And the filmmakers didn’t make it easy for Judy, a bunny who wants to be the first bunny cop. She hits brick walls on her path, even seems to genuinely give up for a short moment (which is rare in cartoons) and then in the end succeeds through an actual achievement – not just by believing in herself (I am looking at you Dreamworks’ Turbo). We have plenty of time to witness how hard Judy works and how kind she is. We are not just told this, we see it. And then we see how she is treated unfairly, has to fight and wins, but then there is a big flip side to the coin that has to be sorted out. Classic storytelling, masterfully executed. It fits ancient storytelling structures, but it still feels like all came from the heart.

Why reinvent the wheel if we already found out that round wheels are the best? Frozen drove on triangles, Big Hero 6 on squares and Tangled on hexagons. Now, finally, we get a Disney story that flows how a story is supposed to flow.
On top of that, we get one of the most prepared twists in the history of twists. It almost seems like they were taunting the controversial villain “twist” in Frozen. Literally, from the first scene on we start to collect puzzle pieces. Every scene has it’s place, has a reason and triggers the events that follow. And seeing it all fall into place in the end is a pure delight (Okay, you might be able to guess some parts of the puzzle’s picture before the characters, but for me that was fun too, because it had some nice “Oh no!”-moments).

Genre-wise Zootopia is a crime mystery with a hint action and several splashes of comedy. While this is kind of a trope area for live action, the creators make full use of the playground that is animation. Only in animation and comics can a crime have fantasy elements that effect the whole city so quickly. For some children, this might be the first time they experience a crime mystery story and adults can enjoy quite a few allusions to known TV series and film classics.
While the actual secret is a bit simple after we are given all the puzzle pieces, the filmmakers mange to keep up the tension and variety. We get some witty teasing between the main characters, a lot of intense investigation and unusual action scenes.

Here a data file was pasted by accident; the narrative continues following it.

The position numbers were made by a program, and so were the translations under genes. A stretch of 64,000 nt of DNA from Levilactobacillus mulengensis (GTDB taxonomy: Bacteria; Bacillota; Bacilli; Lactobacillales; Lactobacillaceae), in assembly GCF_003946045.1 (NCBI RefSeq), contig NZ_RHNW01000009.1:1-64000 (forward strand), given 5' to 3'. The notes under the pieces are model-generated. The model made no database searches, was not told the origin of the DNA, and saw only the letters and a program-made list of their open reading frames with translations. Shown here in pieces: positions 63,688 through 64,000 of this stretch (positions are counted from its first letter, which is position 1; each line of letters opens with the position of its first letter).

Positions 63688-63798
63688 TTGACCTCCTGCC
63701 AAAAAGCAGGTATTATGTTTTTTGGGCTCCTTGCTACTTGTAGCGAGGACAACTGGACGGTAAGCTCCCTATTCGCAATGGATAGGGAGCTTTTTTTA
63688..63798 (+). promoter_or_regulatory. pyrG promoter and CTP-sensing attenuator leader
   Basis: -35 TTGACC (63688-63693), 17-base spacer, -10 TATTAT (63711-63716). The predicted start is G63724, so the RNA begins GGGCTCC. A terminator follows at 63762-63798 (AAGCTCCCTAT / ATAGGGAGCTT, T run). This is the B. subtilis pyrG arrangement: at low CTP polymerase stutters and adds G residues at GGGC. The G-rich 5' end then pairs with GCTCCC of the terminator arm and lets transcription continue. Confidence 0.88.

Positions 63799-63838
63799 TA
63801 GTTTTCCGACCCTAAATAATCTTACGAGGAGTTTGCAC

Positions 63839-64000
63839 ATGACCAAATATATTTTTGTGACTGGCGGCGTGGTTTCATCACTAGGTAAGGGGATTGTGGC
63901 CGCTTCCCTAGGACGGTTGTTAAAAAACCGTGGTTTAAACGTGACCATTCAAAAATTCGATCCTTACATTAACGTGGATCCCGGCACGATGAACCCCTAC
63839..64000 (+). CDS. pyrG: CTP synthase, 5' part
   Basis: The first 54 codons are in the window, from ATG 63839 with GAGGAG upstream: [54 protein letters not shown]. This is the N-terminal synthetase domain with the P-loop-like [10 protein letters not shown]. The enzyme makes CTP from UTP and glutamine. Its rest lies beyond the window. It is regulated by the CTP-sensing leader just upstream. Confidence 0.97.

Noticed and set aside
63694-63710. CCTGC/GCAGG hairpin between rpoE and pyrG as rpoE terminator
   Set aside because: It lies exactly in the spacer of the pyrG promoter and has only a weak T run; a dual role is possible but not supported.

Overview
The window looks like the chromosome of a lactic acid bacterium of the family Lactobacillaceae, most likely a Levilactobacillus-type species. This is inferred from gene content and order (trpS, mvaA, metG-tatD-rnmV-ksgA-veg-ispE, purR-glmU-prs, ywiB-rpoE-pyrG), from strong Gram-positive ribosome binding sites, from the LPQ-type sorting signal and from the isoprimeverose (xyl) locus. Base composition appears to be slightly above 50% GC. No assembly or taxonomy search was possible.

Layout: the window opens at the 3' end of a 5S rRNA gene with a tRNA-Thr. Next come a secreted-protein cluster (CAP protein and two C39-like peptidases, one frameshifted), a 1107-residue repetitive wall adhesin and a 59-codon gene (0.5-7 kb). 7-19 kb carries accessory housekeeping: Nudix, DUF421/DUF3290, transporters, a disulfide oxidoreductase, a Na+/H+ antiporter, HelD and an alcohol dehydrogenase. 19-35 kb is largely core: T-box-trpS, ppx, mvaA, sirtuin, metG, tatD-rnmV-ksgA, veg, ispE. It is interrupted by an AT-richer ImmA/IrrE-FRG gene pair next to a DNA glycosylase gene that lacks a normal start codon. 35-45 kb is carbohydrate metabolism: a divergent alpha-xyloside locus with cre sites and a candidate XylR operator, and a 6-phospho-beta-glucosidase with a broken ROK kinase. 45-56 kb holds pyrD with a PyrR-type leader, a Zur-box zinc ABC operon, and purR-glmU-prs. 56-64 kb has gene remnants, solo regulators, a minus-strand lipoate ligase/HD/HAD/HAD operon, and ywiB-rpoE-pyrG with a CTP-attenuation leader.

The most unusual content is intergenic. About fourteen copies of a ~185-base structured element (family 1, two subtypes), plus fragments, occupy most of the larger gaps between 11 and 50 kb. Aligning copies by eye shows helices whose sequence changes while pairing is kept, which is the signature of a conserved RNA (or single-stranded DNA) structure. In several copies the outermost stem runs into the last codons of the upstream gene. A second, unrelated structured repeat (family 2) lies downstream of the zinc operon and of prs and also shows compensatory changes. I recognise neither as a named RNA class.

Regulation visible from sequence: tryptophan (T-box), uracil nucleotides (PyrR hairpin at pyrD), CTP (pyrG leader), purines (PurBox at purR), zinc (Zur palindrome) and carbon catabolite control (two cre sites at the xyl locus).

The few logic holes and story conveniences (why are those people there at this exact moment?) can be generally ignored because the characters are just so charming and you just want the story to continue. This is a weird fact I have observed over the years, but it keeps surprising me – if the characters are charming and have a wonderful chemistry, you can forgive almost everything (like the “The Sword in the Stone”, which is so wonderful because of the characters, but the story is actually pretty weak).


The theme of the film is just as old and familiar as the story: It’s all about being tolerant and avoiding prejudice – nothing that should be new to anyone. And given that racism and bigotry sadly are still alive and well, all around the world, it makes the film highly contemporary, while taking a timeless look at human nature.

The film also brings up “accidental” discrimination – how each and every one of us might say something insensitive without any bad intentions. The movie has quite a few jokes about such awkward situations, some of which adults will understand more than kids. In one key scene even our kind protagonist says something without thinking about it first and it’s painful to see how the situation goes downhill. Far further and sincerely downhill than most kids films would take it. A bold decision that pays of with an invested audience.

Well, actually, some of the younger kids in the audience might start to get a bit bored and restless during the more talkative parts of the movie (at least they did in the theater I was in). They seemed to enjoy the action scenes, but some of the psychological drama that I found so captivating, might have gone a bit over their head.